A church was eventually built around Dymphna's grave, and the town began to gain a reputation as a mental, spiritual, and emotional sanctuary. The residents of Geel welcomed these asylum seekers with open arms — both as an act of Christian charity and because they needed help on their farms.

As modern psychiatry gained prominence in the 19th century, some people began to look on Geel as a backwards relic of the church. But the family care system continued to demonstrate success, and those skeptics eventually came around, leading to the hybrid of state-run psychiatric oversight and family care for boarders that still exists today.

Plenty of other places have used this revolutionary treatment, too — though none the size of an entire town.

In fact, "moral treatment" is the official name for this kind of psychiatric care (which, if you think about it, is pretty messed up and says a lot about how we approach mental health).

In the United State alone, there was the Quaker-run Friends Hospital, which opened its doors in 1817. (It was originally called the "Friends Asylum for the Relief of Persons Deprived of the Use of Their Reason," though I can't imagine why they changed it.) This was followed a few decades later by the similarly successful Pennsylvania Hospital.

It's a wonder that such a wild idea as "treating people with dignity" didn't catch on any faster.

Photo by Mike Renlund/Flickr.

Although the boarder population has declined in recent years, Geel's centuries-old system still stands as an exemplar of how communities can handle mental health.

At its height, Geel hosted some 4,000 boarders. Today, there are around 300 out of town's population of 35,000. This certainly isn't due to a lack of people struggling with mental health, but rather a decline in families willing to host boarders — though the reasons for this are also unclear (some people theorize that it has to do with the decreased need for farmhands).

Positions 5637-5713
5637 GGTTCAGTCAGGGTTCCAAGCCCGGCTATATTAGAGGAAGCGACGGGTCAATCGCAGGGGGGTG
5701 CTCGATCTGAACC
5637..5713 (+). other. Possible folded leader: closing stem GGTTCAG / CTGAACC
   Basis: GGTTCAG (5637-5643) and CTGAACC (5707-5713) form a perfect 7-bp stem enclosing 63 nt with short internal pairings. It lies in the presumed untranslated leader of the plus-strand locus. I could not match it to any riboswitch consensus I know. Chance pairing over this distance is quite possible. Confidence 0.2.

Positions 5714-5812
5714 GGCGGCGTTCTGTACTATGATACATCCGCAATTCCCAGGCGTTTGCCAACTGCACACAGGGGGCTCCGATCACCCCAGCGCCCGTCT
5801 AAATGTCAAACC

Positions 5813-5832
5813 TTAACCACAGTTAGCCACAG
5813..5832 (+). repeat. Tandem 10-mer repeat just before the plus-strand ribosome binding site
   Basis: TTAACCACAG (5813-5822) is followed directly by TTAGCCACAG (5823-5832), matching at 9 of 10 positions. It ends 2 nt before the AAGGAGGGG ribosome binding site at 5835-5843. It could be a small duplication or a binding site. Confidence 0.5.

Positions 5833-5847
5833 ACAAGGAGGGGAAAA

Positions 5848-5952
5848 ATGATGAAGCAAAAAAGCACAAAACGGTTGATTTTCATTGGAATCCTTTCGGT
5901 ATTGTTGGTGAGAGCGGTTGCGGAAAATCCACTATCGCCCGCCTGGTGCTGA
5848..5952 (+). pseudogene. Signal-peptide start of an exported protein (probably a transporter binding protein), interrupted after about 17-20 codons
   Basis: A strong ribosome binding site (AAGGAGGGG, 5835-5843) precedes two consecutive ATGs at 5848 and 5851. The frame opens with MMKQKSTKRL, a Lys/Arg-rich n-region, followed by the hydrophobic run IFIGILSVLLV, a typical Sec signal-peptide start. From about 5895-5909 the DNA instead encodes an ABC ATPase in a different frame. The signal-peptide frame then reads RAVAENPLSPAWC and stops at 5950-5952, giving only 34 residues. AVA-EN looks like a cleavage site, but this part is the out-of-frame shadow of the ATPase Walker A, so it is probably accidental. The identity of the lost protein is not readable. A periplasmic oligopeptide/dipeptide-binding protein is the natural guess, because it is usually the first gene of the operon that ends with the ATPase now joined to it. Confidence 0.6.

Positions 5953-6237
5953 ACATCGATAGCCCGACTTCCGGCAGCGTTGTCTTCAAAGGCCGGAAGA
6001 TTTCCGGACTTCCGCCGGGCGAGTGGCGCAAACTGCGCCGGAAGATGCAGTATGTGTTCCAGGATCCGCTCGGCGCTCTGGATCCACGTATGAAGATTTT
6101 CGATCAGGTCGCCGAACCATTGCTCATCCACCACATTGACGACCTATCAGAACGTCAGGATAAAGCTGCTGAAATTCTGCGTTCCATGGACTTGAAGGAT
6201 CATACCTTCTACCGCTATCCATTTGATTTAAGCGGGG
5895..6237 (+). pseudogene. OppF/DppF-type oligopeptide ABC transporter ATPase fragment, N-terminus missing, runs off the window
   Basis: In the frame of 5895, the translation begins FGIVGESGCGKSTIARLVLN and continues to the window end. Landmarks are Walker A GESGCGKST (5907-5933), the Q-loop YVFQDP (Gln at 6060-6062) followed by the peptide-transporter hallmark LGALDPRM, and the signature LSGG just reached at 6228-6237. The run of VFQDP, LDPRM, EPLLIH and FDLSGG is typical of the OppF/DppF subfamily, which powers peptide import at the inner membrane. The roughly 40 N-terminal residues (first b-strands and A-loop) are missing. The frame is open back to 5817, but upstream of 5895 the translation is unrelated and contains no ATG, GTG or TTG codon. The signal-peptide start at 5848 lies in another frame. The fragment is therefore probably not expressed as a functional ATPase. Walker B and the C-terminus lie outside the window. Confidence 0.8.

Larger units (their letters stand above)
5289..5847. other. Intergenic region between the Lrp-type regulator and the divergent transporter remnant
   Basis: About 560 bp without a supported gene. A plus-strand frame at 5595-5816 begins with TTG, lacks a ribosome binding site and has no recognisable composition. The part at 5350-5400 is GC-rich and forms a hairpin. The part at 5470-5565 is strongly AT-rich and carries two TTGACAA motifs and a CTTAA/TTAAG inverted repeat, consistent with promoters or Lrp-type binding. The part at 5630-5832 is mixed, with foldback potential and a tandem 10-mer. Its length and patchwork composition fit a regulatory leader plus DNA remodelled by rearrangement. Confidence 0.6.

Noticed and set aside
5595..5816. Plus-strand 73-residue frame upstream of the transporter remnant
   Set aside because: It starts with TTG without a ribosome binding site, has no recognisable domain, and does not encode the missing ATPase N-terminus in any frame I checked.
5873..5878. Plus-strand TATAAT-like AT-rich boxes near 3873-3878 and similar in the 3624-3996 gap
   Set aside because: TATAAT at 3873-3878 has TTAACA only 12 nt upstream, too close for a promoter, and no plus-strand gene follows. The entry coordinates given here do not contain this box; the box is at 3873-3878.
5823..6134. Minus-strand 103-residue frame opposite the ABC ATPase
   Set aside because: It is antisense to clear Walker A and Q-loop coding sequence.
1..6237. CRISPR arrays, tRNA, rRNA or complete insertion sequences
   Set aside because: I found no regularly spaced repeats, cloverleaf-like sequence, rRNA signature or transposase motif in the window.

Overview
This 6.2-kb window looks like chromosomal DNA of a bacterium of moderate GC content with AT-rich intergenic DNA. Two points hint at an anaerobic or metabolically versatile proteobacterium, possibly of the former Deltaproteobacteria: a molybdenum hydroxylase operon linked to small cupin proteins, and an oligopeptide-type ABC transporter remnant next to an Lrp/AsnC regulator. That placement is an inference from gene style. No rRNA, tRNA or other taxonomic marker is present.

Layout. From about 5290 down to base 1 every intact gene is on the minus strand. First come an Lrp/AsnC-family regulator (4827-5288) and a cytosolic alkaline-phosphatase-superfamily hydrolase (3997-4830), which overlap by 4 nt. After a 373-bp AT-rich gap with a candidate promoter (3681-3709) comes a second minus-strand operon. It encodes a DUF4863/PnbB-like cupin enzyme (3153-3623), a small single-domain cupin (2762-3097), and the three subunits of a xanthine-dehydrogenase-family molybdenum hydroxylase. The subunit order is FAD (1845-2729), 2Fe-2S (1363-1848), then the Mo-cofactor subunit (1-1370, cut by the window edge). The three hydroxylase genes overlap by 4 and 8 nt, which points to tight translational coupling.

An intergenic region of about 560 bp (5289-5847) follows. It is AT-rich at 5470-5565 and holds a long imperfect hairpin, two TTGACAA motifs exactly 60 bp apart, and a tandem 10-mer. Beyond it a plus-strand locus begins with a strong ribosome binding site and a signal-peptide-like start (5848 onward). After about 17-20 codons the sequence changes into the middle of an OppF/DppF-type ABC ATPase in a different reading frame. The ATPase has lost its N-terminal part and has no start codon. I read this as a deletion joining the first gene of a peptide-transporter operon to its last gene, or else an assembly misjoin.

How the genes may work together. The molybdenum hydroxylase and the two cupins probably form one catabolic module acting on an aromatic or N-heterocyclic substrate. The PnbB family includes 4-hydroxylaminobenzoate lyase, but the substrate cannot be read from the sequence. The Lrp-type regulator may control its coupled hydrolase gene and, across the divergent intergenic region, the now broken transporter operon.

What is certain is that Geel's revolutionary mental health care system had a positive impact on countless lives throughout the centuries. Sure, there's no catch-all cure for the wide range of psychiatric and neurological afflictions in the world. But imagine the difference it would make if we were all more willing to embrace empathy and create more communities that let people with mental illnesses live like they are — as people.

Here's a short video about a host family and their boarders in Geel:

Family
Youtube

Should a man lose his home because the grass in his yard grew higher than 10 inches? The city of Dunedin, Florida seems to think so.

According to the Institute of Justice, which is representing Jim Ficken, he had a very good reason for not mowing his lawn – and tried to rectify the situation as best he could.

In 2014, Jim's mom became ill and he visited her often in South Carolina to help her out. When he was away, his grass grew too long and he was cited by a code office; he cut the grass and wasn't fined.

France has started forcing supermarkets to donate food instead of throwing it away.

But several years later, this one infraction would come back to haunt him after he left to take care of him's mom's affairs after she died. The arrangements he made to have his grass cut fell through (his friend who he asked to help him out passed away unexpectedly) and that set off a chain reaction that may result in him losing his home.